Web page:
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cksum is a command in Unix-like operating systems that generates a checksum value for a file or stream of data. The cksum command reads the file or files specified as arguments, or standard input if no arguments are provided, and calculates a checksum value, cyclic redundancy check (CRC) and the byte count. The checksum, number of bytes, and file name are written to standard output.

The cksum command can be used to verify the equality of two files on different computers, such as a copy made over noisy transmission lines.[1]. (If the files are on the same computer, equality can be verified with the cmp command.) The comparison made by the cksum command is not cryptographically secure. However, it is unlikely that an accidentally damaged file will produce the same checksum as the original file.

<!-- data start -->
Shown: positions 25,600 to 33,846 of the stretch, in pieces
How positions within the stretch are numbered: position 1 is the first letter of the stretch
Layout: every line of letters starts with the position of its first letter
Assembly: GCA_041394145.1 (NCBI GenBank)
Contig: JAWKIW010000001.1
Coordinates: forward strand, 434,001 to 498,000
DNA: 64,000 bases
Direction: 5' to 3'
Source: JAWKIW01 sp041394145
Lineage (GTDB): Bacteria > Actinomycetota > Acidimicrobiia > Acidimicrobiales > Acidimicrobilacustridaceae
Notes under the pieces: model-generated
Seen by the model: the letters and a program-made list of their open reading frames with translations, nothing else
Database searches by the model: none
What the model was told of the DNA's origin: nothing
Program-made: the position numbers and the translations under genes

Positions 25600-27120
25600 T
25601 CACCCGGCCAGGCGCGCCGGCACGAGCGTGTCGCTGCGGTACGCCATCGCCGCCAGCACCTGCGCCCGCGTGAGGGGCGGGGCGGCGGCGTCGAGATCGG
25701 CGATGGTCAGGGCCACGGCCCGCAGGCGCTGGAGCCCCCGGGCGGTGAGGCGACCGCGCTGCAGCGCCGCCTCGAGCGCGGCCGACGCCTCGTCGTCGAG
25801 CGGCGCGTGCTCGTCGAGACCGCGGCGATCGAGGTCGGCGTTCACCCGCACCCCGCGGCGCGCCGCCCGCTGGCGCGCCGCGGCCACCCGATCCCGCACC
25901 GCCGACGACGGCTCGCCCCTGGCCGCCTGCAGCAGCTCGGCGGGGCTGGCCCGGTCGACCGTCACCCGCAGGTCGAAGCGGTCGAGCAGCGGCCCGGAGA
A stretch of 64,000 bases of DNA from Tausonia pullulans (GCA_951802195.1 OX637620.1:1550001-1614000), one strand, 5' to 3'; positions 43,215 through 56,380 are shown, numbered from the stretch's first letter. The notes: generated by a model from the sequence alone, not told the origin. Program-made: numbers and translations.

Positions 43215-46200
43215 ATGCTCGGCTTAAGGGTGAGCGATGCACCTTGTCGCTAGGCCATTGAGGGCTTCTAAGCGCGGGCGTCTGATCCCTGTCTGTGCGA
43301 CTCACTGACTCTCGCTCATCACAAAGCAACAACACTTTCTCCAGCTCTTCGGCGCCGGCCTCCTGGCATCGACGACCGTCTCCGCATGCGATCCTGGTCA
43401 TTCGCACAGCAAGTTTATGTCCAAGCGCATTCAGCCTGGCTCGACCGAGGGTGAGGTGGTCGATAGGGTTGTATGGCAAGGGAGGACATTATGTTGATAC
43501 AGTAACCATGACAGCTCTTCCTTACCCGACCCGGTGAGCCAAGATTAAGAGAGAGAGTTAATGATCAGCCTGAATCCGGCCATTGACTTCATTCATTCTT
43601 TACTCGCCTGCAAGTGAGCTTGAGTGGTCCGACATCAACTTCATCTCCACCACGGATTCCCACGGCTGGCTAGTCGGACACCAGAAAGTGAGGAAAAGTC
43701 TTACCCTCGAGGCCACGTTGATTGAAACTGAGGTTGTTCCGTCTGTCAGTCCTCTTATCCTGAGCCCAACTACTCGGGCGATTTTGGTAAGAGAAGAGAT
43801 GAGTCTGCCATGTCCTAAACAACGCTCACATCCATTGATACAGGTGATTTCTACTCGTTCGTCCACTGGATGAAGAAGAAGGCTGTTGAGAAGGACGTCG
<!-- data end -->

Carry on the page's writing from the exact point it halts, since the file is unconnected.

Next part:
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Interoperability

The standard cksum command, as found on most UNIX-like OS (including GNU/Linux, *BSD, Mac OS X, and Solaris) uses a CRC algorithm based on the ethernet standard frame check and is therefore interoperable between implementations. This is in contrast to the sum command, which is not as interoperable. On Tru64 operating systems, the cksum command returns a different CRC value, unless the environment variable CMD_ENV is set to “xpg4”.

Syntax

cksum [ File ... ]

Usage example

$ cksum test.txt
4038471504 75 test.txt
$

4038471504 => This represents the check sum value
75 => This represents the file size of test.txt

References

See also

External links

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